Gov. George E. Pataki and his budget director said in interviews on Thursday that they had reservations about the two central initiatives of the Legislature's budget, calling a nearly $1.8 billion property tax cut package unconstitutional and saying a bonding deal for New York City schools would set a bad precedent in the use of state debt.
But Mr. Pataki was also restrained in his critique. Making his first public remarks on a budget deal the Legislature reached Tuesday night, he said, "I hope that we can reach an agreement consensually with the Assembly and Senate to bring down their spending and to protect the state's finances."
"If not, then I obviously have the constitutional power to exercise vetoes," he added. "I've done it in the past and if necessary I will do it now."
His budget director, John F. Cape, took a harder line in an interview, saying he was concerned about the structure of the complex bonding deal that would authorize $11.2 billion for school construction in New York City.
"I'm more concerned with the method than the amount," Mr. Cape said, adding that a $1.8 billion component of the deal, which would issue bonds for school construction aid through the state's Dormitory Authority, would be "a new precedent in terms of state debt management."
"What's next? Are we going to pay for municipal office buildings with state debt?" he said. "What about that monument in the park? Is that suddenly going to be a state debt problem?"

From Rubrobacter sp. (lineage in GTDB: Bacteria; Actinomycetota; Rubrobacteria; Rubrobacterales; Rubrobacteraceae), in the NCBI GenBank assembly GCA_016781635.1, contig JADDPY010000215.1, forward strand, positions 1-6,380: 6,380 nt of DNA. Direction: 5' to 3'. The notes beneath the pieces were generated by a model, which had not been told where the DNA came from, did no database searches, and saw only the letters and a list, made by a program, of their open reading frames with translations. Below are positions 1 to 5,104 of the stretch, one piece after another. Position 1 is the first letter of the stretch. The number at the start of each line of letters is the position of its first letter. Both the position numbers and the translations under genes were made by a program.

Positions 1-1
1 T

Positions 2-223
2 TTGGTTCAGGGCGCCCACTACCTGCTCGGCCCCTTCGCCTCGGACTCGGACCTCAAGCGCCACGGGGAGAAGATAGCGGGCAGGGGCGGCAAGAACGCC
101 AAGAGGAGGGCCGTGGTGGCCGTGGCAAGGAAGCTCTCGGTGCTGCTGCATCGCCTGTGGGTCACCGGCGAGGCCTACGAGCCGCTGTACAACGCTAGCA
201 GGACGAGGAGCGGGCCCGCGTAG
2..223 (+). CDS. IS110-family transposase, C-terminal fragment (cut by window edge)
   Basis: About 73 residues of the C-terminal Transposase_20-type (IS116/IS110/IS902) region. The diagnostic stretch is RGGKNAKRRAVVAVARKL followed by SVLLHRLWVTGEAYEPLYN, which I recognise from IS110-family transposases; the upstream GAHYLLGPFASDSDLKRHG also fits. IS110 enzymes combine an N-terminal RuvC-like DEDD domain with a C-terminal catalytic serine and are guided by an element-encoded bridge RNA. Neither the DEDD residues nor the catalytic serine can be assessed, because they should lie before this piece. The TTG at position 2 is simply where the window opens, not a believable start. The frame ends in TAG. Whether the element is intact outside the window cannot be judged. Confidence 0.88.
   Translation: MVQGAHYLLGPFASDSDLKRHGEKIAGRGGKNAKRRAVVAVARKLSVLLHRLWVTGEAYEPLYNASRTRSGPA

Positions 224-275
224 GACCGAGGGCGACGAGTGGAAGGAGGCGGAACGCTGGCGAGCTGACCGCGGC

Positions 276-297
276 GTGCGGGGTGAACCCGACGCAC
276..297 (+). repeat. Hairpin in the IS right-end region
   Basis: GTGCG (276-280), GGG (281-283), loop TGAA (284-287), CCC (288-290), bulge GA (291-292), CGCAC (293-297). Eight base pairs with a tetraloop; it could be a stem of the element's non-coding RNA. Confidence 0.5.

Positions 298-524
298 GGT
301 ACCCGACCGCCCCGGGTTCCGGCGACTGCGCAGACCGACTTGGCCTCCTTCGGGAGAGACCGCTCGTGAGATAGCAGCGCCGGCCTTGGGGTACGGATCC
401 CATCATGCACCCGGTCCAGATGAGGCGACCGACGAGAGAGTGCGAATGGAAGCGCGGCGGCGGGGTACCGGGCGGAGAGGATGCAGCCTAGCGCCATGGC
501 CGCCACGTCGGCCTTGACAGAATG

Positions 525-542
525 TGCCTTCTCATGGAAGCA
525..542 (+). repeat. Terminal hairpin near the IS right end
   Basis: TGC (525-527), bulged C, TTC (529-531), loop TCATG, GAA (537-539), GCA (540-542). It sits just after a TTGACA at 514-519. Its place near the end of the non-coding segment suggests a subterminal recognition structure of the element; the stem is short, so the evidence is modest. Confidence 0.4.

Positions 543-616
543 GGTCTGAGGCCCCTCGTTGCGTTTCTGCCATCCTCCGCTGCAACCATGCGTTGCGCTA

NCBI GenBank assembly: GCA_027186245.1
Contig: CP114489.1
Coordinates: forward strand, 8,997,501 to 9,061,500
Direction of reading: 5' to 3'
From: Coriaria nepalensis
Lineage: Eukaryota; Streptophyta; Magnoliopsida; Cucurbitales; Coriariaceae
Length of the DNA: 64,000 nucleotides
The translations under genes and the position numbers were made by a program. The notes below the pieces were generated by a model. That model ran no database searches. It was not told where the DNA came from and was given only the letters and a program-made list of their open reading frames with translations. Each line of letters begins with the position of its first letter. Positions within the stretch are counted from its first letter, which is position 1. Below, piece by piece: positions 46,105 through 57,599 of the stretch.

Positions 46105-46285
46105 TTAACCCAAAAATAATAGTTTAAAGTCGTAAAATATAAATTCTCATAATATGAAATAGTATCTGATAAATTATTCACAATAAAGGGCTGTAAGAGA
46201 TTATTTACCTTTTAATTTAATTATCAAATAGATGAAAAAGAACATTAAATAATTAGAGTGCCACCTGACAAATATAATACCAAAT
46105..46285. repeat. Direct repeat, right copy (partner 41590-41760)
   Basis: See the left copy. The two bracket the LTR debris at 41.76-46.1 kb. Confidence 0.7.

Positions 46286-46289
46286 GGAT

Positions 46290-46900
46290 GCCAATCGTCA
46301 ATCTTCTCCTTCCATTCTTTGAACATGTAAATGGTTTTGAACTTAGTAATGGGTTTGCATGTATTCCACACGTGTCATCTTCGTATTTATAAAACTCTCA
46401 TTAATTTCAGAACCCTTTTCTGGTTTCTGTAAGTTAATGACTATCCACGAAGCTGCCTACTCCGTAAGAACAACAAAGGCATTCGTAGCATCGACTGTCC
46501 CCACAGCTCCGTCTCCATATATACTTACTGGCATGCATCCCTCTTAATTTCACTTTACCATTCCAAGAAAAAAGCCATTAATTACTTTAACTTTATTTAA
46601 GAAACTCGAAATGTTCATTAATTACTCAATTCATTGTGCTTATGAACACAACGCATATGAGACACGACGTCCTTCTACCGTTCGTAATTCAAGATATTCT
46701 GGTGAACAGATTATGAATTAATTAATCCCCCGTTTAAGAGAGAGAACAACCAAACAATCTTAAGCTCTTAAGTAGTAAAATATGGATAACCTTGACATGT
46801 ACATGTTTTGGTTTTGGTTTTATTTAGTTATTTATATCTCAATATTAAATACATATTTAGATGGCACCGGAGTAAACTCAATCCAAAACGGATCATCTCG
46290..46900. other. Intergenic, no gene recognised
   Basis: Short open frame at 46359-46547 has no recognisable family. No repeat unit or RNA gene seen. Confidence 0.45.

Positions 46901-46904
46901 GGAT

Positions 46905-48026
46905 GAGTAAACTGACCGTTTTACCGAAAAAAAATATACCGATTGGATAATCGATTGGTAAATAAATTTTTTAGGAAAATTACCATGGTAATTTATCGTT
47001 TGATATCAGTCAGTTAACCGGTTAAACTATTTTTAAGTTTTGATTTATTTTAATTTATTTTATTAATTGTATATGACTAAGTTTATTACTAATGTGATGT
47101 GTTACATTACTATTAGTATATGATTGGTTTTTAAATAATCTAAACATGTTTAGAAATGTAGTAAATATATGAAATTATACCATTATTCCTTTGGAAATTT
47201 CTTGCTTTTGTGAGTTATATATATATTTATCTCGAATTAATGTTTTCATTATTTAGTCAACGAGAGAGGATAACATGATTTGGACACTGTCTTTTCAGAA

Mr. Pataki echoed those concerns, saying that although he supported giving the city that amount of school construction aid, "We just have to look at the technical structure of it to make sure it's appropriate, that is doesn't jeopardize the state's credit or in any way violate or run afoul of our historic debt-reform legislation we passed a few years back."
Legislative leaders and their top aides, who have been particularly critical of Mr. Cape, said the state had devised similar state bond deals recently. They did acknowledge, however, the unusual nature of the larger component of the school construction aid deal, which would use state school aid sent to New York City as a guarantee to pay off $9.4 billion in bonds issued by the city's Transitional Finance Authority.
Assembly Democrats argued that a court order for a multibillion-dollar infusion of funds for city schools required an aggressive response, far beyond what Mr. Pataki has been proposing.
"The C.F.E. case is unprecedented," Assembly Speaker Sheldon Silver said in an interview, referring to the court orders for school financing resulting from suits brought by the Campaign for Fiscal Equity. "That's a liability of the state. They refuse to recognize that."
Mr. Cape also said the governor's staff believed that changes made to Mr. Pataki's original, more modest property tax relief plan were not constitutional. In a 2004 decision, the State Court of Appeals said the state Constitution forbade the Legislature from rewriting the governor's budget language.
"They just went into the governor's appropriation, they took out the cap, and substituted their own language for how the money would get spent," Mr. Cape said. "You can't do that. You've got to have a separately stated add that is subject to the governor's line-item veto."
The governor and the Legislature have until the week of April 10 to negotiate their differences. They continue to skirmish over even the size of the Legislature's budget, with Mr. Cape saying it was as high as $115 billion, not $112.4 billion to $113.4 billion the Legislature claimed.
Senate Majority Leader Joseph L. Bruno continued to fire away at Mr. Cape's accounting skills, suggesting on Thursday that Mr. Cape would have trouble even adding two plus two and was acting more like a lawyer than a budget director.
"Contrary to Senator Bruno's assertion, I'm not a lawyer," Mr. Cape said, adding, "Two plus two equals four."
Michael Cooper contributed reporting for this article.